4 Lower-Cost Mortgages That Can Help You Achieve the American Dream

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  • While it is a good idea to make a 20% down payment on a home if you can, it isn't always required.
  • If you're willing and able to pay mortgage insurance, you can consider FHA and conventional 97 loans.
  • USDA and VA loans have more eligibility requirements, but don't require any down payment at all.

You don't have to be rich to buy a home.

There are a lot of myths and misconceptions about home buying out there. As Vivian Tu of Your Rich BFF noted in a recent video, pop culture doesn't always tell the truth about the mortgage process, and not everyone buys a "single-family home, with a white picket fence, in a development" by making a 20% down payment and using a conventional mortgage. Tu discussed four different types of mortgages that have a lower upfront cost for the borrower, and can therefore make it easier for the average American to buy a home. To be clear, if you can make a 20% down payment for a home purchase, you will be able to avoid paying for extra mortgage insurance that can add hundreds of dollars to your monthly mortgage payments. And unlike, say, homeowners insurance, this type of insurance (called MIP on an FHA loan or PMI on a conventional loan) only benefits your lender, as they are taking on a larger risk by lending you more than 80% of the cost of a home purchase. But since it can be difficult to save up a 20% down payment for a home if you live in a high-cost area or don't make a large salary (or both), read on to learn about four types of mortgages that might be available to you with less money down.

1. FHA

An FHA loan can be a great move for first-time home buyers, as it is a product specifically created by the federal government to help more people buy homes. FHA stands for the Federal Housing Administration, which is part of the Department of Housing and Urban Development (HUD). Traditional mortgage lenders, like banks, offer FHA mortgages, and then this government agency guarantees the loans by compensating your lender if you don't pay your loan back. This means FHA mortgages are available with a 3.5% down payment for people with lower FICO credit scores (as low as 580 for that 3.5%; if you have a credit score between 500 and 580, you'll need to make a 10% down payment). FHA mortgages come with the privilege of paying for mortgage insurance premium (MIP) for the life of the loan, but if you refinance to a conventional mortgage once you reach 20% equity, you can eliminate the extra costs.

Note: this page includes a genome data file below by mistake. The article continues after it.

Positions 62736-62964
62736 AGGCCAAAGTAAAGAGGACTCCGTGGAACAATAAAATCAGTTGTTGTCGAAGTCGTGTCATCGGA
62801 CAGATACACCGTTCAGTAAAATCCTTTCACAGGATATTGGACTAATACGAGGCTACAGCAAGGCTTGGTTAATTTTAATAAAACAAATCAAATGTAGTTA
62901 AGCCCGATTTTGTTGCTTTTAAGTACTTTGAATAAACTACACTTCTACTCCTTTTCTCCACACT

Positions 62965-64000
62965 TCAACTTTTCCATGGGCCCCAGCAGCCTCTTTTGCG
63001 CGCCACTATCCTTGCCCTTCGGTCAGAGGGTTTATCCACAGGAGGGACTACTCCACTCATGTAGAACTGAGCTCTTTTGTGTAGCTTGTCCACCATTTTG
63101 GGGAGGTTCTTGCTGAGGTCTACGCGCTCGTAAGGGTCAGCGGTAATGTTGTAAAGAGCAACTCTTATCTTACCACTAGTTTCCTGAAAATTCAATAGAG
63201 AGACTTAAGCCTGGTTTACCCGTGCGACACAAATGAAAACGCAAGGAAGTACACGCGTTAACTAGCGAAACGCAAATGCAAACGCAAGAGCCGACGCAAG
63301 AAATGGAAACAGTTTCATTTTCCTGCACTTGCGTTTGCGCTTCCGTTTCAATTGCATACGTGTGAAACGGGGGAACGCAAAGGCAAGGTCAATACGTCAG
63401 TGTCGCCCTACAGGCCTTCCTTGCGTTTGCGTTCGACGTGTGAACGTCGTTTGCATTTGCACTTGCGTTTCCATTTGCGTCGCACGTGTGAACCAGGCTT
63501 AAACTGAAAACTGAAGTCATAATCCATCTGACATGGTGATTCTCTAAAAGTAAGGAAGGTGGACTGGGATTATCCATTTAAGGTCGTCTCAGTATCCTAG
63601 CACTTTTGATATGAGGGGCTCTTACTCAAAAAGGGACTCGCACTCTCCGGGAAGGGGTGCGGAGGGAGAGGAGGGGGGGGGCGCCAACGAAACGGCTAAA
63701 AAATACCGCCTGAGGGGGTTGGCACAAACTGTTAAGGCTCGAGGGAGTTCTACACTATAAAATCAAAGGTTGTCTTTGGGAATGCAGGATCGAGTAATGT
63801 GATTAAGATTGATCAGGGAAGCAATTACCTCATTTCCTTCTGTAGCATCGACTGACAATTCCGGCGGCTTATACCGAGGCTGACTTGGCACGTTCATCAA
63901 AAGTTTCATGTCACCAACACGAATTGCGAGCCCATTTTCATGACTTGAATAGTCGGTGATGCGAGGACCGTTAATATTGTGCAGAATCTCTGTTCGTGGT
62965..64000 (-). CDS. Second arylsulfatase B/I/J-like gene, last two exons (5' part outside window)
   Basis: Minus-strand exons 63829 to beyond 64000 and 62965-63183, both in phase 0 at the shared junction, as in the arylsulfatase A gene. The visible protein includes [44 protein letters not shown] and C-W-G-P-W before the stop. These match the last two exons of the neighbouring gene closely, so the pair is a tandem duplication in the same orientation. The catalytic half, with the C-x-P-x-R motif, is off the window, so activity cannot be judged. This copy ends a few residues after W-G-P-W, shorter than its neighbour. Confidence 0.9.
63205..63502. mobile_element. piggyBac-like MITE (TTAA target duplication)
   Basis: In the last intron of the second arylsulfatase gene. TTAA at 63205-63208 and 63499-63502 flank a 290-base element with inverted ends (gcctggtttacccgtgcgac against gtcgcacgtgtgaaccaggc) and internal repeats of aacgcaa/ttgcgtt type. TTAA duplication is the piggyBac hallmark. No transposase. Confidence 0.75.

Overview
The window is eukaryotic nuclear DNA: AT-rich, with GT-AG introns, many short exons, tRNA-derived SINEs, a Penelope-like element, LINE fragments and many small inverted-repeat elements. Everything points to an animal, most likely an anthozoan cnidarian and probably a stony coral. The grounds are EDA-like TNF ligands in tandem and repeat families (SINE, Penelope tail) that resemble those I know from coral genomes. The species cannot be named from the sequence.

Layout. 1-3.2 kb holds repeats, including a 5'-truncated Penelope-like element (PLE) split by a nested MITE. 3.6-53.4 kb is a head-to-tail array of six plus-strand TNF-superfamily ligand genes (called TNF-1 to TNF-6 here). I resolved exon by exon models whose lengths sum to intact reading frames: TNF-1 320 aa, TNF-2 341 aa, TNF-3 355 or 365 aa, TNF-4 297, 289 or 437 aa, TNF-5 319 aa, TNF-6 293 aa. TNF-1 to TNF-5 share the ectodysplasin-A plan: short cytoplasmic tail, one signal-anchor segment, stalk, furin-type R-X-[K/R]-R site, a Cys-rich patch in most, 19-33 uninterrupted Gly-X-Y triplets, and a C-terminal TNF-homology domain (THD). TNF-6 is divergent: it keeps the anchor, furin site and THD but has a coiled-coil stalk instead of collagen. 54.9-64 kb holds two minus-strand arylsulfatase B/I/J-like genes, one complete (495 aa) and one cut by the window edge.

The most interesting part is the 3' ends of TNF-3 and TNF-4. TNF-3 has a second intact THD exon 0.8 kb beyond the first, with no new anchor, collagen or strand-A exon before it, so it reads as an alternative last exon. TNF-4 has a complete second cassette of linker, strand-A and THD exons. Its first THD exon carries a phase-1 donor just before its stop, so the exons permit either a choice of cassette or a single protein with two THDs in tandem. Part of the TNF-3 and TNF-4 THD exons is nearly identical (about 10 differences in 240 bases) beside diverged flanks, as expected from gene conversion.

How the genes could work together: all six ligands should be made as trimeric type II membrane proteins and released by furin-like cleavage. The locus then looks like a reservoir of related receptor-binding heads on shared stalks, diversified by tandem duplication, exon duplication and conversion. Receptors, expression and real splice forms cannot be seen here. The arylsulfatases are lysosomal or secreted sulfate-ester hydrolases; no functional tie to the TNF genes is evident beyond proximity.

2. Conventional 97

A conventional 97 is a conventional mortgage with a 3% down payment requirement, meaning that you'll be financing 97% of your home purchase. However, you'll need to pay private mortgage insurance (PMI) until you reach 20% equity. Unlike FHA mortgages, if you're hoping to score a conventional mortgage with only 3% down, the credit score requirements will be more stringent. The minimum FICO score for a conventional loan is generally 620, but to qualify for a better interest rate, you'll likely need a score in the 700s or better. So a conventional 97 could be the mortgage loan for you if you don't have a robust down payment but do have really good credit.


If you want to buy a home in a qualifying rural or suburban area of the country and are considered low income, you can look into a USDA loan. They are offered by mortgage lenders and guaranteed by the U.S. Department of Agriculture. USDA loans actually don't have any down payment requirement, but borrowers must have income below a certain percentage of the median income in their area. The home being purchased must also be the buyer's primary residence, and they must have a reasonable credit score, which will be determined by the lender, who will also consider debt-to-income ratio and other financial factors to approve or deny an application for a USDA loan.

4. VA

Finally, if you're looking to buy a home and you happen to be a veteran or active service member, you might qualify for a VA loan. Like USDA loans, VA mortgages have no down payment requirement (there will be a funding fee equivalent to a percentage of your home's purchase price, and it will be less if you can make some down payment, so just because it isn't required, doesn't mean it's not a good idea anyway). VA loans have some pretty neat features; surviving spouses can qualify for them, and you can use the mortgage program over and over again.

If you're worried that homeownership is out of reach for you because of how difficult it can be to save a down payment, don't despair. Research your options, which may include some or all of the above types of mortgage loans that come without stringent down payment requirements.

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